I was gearing up to begin to translate this famous document that was used by the Stasbourg AFGES to advertise the pamphlet ‘On the Poverty of Student Life’. Then I came across this page, part of an exhibition on Detournment.
For a direct link to a PDF of the whole document translated into English, click on the image:
From the site:
“The Return of the Durutti Column (Le Retour de la Colonne Durutti), was a four-page comic by André Bertrand that was handed out at Strasbourg University in October 1966 during a student protest at the opening the school year. This provocative piece of détournement was published and distributed with the help of a number of students sympathetic to Situationist ideas who had joined a local chapter of the student organization AFGES (Association fédérative générale des étudiants de Strasbourg). The students illegally used 5,000 francs of the organization’s money to print numerous copies of their comic along with 10,000 copies of the pamphlet The Poverty of Student Life written by the Situationist Mustapha Khayati. This action along with their protests across campus prompted a court order to close AFGES. The judge’s ruling concluded:
One has only to read what the accused have written, that these five students, scarcely more than wadolescents, lacking all experience of real life, their minds confused by ill-digested philosophical, social, political and economic theories, and perplexed by the drab monotony of their everyday life, make the empty, arrogant, and pathetic claim to pass definitive judgments, sinking to outright abuse, on their fellow students, their teachers, God, religion, the clergy, the governments and political systems of the whole world. Rejecting all morality and restraint, these cynics do not hesitate to commend theft, the destruction of scholarship, the abolition of work, total subversion and a world-wide proletarian revolution with “unlicensed pleasure” as its goal.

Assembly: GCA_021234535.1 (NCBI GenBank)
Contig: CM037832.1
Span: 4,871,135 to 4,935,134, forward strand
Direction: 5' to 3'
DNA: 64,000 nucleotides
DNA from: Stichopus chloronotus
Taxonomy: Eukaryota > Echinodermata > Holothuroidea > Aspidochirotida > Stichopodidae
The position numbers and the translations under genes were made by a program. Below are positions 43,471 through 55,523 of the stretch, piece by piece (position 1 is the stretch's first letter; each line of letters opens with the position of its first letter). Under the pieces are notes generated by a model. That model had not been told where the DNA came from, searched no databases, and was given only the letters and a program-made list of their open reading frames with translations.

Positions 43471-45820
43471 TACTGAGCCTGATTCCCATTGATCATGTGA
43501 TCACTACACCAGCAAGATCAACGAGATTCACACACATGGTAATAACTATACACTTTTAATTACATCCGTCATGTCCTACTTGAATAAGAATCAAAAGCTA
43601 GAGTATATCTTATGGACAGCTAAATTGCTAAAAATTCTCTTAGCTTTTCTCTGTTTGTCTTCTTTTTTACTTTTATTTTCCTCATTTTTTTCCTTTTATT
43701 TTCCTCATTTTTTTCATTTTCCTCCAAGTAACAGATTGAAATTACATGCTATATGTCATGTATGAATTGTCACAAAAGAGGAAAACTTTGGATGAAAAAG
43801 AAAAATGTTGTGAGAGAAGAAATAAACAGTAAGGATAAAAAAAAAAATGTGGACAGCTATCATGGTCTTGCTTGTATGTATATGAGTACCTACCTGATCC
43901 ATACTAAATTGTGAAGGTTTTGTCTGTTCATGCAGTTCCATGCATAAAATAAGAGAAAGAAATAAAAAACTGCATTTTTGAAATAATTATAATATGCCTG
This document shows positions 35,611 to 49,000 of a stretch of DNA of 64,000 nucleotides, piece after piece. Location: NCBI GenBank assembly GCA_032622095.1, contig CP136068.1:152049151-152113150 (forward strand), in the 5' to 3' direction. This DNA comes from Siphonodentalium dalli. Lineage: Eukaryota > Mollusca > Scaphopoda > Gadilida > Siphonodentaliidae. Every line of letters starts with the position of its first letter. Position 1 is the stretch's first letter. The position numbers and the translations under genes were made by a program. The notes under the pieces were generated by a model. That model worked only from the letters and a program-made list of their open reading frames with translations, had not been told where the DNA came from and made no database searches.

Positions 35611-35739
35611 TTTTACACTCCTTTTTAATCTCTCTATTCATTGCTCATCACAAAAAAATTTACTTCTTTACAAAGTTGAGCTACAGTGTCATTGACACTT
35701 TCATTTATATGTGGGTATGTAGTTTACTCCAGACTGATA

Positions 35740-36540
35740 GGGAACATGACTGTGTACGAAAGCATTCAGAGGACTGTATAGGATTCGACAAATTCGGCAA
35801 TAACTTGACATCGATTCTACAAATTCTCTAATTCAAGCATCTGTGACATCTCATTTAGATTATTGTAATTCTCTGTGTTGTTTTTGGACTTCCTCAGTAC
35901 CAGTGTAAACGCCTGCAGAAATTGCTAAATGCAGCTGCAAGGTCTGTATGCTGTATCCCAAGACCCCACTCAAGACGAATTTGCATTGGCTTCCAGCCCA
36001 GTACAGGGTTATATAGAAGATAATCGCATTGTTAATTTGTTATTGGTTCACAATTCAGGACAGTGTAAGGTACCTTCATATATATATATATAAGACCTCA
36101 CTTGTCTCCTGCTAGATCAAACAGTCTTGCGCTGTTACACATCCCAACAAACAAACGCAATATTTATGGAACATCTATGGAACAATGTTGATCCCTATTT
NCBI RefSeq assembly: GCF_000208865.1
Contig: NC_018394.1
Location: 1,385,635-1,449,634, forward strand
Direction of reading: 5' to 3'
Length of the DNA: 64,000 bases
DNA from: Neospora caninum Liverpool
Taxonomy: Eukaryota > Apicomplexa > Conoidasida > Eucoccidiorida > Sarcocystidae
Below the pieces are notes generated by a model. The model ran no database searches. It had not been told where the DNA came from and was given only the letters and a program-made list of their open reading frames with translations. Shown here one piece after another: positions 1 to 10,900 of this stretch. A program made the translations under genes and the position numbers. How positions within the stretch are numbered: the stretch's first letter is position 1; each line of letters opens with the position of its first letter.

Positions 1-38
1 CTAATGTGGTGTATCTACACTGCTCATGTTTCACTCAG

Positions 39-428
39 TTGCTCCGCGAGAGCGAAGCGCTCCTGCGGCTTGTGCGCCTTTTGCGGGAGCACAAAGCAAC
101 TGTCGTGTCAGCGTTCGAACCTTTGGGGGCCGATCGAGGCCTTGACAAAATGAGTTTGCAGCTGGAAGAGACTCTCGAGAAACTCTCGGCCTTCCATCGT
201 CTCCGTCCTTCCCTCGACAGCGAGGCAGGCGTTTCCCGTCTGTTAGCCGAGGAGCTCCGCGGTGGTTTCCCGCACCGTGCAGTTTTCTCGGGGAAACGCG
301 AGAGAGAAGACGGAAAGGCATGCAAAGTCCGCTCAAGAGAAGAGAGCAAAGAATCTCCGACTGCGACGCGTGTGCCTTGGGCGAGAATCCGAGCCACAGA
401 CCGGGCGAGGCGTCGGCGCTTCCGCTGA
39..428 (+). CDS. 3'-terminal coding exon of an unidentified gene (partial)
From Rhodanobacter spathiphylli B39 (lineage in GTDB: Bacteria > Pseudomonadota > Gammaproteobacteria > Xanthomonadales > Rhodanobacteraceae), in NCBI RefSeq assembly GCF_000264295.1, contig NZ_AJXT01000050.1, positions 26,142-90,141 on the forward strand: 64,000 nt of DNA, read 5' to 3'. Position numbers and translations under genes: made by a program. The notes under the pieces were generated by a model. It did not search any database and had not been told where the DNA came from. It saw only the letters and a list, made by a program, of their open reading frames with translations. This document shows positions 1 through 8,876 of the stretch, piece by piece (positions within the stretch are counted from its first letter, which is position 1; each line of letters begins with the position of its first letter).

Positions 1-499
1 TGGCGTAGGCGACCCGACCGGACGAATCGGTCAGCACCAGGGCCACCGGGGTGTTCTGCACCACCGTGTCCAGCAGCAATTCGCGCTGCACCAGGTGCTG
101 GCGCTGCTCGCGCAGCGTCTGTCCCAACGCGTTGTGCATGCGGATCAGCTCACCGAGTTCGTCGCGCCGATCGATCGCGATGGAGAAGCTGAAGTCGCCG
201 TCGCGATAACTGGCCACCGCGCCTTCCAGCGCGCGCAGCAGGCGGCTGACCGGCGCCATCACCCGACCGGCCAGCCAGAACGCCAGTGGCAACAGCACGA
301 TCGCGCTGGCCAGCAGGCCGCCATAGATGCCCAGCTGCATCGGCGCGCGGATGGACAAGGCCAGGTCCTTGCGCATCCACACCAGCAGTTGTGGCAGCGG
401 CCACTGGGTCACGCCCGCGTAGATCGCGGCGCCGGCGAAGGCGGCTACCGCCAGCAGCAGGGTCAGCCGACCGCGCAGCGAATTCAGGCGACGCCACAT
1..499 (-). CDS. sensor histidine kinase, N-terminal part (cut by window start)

“The actions taken by the university and the police to suppress the student protests in Strasbourg backfired and soon protests by students sympathetic to the ideas of the Situationists began to crop up in Jussieu (near Lyon), Nanterre, and in the massive protests that shut down Paris in May 1968. Up until this time the Situationists, led by Guy Debord, consisted of only a small loyal following of like-minded intellectuals, but the media attention from the protest in Strasbourg launched the group into international notoriety as several disconnected student protests became synonymous in the imagination of the general public as “Situationist….
“The comics conveyed the Situationist strategy of détournement, which was a means to deviate or redirect official, normative communication from its intended path. In practice détournement was a way of quoting or “plagiarizing” existing images and text so that the original material was subverted into something quite different…
“The idea of détournement had been first discussed by Debord in 1956 and altered comics had been published in Situationist journals for many years prior to the Strasbourg protests. What distinguished The Return of the Durutti Column from these earlier altered comics was its irreverent humor and ironic sophistication. The wide dissemination and imitation by other student protests in France was key to establishing The Return of the Durutti Column’s legacy as one of the seminal publications of the student protests of the 1960s.”